3. Pitch Perfect 2 & 3
The original Pitch Perfect was a sleeper hit. I don’t remember seeing any ads for it on TV or at the movies before it came out. I hadn’t even heard of it until after it came out and my sister suggested that we rent it to watch. After that, however, it suddenly seemed to be everywhere. Everyone was talking about it, listening to the soundtrack and singing the songs at school. My choir even attempted to hold our own riff-off (which ultimately failed) because we loved the movie so much. It had something for everyone: great music, dancing and comedy. Although it was none of its leads first movie role, it did seem to be what launched them all into stardom and made them the big names they are today.
With the Pitch Perfect sequels, it isn’t so much that they didn’t need to be made, its more that they shouldn’t have been made the way they were. When Pitch Perfect 2 was announced, everyone was excited. The first movie had ended in the perfect way to set up a sequel, there were so many possibilities of where the story could go following the first film. My friends and I got tickets to see it the week it was released. However, when we saw the movie, it just didn’t live up to our expectations. It wasn’t horrible, but they could have taken it in so many different, better directions. It had all of the potential and opportunity to be great, but that was all squandered. Overall, the music wasn’t as good as the original, the plot was strange, and the writing and comedy just weren’t where they should have been.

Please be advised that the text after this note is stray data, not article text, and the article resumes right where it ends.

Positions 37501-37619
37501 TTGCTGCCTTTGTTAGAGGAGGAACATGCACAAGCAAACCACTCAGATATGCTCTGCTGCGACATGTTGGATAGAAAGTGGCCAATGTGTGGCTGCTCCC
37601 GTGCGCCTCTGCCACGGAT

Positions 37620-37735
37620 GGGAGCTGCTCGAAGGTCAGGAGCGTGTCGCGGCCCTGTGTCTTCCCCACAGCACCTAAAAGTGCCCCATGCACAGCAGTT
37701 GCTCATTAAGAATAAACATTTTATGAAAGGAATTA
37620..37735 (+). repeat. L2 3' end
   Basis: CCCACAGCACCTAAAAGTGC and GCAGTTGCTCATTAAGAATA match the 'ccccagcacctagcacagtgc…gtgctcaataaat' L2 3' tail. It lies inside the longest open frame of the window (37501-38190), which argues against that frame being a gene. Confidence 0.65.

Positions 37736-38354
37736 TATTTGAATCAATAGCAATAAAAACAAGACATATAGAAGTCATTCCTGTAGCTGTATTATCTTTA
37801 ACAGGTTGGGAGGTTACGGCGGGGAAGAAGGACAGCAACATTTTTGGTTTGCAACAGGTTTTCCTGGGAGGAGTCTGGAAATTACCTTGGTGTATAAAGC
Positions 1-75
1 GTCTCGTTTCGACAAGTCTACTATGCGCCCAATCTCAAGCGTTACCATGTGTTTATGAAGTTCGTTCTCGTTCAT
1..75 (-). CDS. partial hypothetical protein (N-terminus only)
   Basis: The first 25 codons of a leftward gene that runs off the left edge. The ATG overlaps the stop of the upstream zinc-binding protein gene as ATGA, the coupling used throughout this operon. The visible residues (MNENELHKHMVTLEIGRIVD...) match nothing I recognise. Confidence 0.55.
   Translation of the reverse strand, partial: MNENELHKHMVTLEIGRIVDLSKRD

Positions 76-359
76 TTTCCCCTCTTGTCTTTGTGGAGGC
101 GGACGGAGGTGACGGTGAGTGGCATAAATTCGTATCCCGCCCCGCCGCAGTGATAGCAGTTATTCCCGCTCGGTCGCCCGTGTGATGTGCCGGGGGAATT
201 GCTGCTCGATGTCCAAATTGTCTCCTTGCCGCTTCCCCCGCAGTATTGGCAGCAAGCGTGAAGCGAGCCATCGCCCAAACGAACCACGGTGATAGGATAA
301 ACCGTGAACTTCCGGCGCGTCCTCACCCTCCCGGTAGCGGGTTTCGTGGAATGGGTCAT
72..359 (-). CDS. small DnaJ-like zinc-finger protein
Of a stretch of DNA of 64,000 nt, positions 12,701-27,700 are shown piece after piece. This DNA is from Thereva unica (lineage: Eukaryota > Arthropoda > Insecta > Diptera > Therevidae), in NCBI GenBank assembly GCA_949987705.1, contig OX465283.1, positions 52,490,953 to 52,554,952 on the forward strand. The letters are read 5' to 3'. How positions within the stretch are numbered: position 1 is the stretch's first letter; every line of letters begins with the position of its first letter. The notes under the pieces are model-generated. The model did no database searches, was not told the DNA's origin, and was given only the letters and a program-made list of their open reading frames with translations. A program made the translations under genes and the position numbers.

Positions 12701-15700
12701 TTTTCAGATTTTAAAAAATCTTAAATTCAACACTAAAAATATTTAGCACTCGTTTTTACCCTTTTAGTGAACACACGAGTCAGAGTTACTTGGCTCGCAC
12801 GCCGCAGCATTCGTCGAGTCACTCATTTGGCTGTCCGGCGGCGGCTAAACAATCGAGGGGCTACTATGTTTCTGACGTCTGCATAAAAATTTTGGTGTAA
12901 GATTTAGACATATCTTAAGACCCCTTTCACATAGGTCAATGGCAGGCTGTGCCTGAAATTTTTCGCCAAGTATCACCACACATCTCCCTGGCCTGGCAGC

There isn’t really anything to say about Pitch Perfect 3 other than it was flat out not good and shouldn’t have been made at all.
4. Grease 2
I am going to start this off by saying that I actually love Grease 2 (unpopular opinion, I know). Yes, I know it is cheesy, but I think it is fun and I actually do like the songs. Despite that, there is no denying that it is an awful sequel. Much like Mean Girls 2, I don’t really think it can be considered a sequel because it doesn’t attempt to carry on the story from the original movie at all. It attempts to make a connection to the first movie by making the leading man, Michael, Sandy’s cousin and by keeping the character of Frenchy from the first film. Other than that there is no mention of the events of the original film.